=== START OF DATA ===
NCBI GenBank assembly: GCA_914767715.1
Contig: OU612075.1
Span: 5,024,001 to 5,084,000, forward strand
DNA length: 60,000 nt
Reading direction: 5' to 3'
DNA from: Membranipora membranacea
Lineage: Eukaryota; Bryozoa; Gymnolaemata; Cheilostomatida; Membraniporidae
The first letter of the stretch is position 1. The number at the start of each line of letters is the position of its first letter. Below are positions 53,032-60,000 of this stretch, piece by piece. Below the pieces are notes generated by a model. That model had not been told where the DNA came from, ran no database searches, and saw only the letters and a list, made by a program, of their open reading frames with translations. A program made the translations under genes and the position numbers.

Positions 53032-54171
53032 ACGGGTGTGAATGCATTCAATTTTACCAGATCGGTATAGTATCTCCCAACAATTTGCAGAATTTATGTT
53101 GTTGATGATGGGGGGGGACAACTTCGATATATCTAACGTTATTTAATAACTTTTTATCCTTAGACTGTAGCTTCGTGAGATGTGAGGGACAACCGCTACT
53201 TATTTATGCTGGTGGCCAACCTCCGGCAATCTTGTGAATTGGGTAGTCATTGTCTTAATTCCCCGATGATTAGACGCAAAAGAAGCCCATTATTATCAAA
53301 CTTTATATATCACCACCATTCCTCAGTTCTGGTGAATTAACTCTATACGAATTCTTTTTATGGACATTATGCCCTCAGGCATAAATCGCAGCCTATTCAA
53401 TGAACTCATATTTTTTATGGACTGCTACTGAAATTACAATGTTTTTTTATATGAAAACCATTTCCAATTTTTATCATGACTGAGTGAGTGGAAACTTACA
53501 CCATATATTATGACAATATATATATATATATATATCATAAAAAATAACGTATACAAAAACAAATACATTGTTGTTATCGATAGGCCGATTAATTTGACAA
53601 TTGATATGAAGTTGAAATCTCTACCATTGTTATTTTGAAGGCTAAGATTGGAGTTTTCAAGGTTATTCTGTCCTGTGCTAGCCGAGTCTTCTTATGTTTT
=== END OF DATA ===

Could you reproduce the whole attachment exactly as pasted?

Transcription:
NCBI GenBank assembly: GCA_914767715.1
Contig: OU612075.1
Span: 5,024,001 to 5,084,000, forward strand
DNA length: 60,000 nt
Reading direction: 5' to 3'
DNA from: Membranipora membranacea
Lineage: Eukaryota; Bryozoa; Gymnolaemata; Cheilostomatida; Membraniporidae
The first letter of the stretch is position 1. The number at the start of each line of letters is the position of its first letter. Below are positions 53,032-60,000 of this stretch, piece by piece. Below the pieces are notes generated by a model. That model had not been told where the DNA came from, ran no database searches, and saw only the letters and a list, made by a program, of their open reading frames with translations. A program made the translations under genes and the position numbers.

Positions 53032-54171
53032 ACGGGTGTGAATGCATTCAATTTTACCAGATCGGTATAGTATCTCCCAACAATTTGCAGAATTTATGTT
53101 GTTGATGATGGGGGGGGACAACTTCGATATATCTAACGTTATTTAATAACTTTTTATCCTTAGACTGTAGCTTCGTGAGATGTGAGGGACAACCGCTACT
53201 TATTTATGCTGGTGGCCAACCTCCGGCAATCTTGTGAATTGGGTAGTCATTGTCTTAATTCCCCGATGATTAGACGCAAAAGAAGCCCATTATTATCAAA
53301 CTTTATATATCACCACCATTCCTCAGTTCTGGTGAATTAACTCTATACGAATTCTTTTTATGGACATTATGCCCTCAGGCATAAATCGCAGCCTATTCAA
53401 TGAACTCATATTTTTTATGGACTGCTACTGAAATTACAATGTTTTTTTATATGAAAACCATTTCCAATTTTTATCATGACTGAGTGAGTGGAAACTTACA
53501 CCATATATTATGACAATATATATATATATATATATCATAAAAAATAACGTATACAAAAACAAATACATTGTTGTTATCGATAGGCCGATTAATTTGACAA
53601 TTGATATGAAGTTGAAATCTCTACCATTGTTATTTTGAAGGCTAAGATTGGAGTTTTCAAGGTTATTCTGTCCTGTGCTAGCCGAGTCTTCTTATGTTTT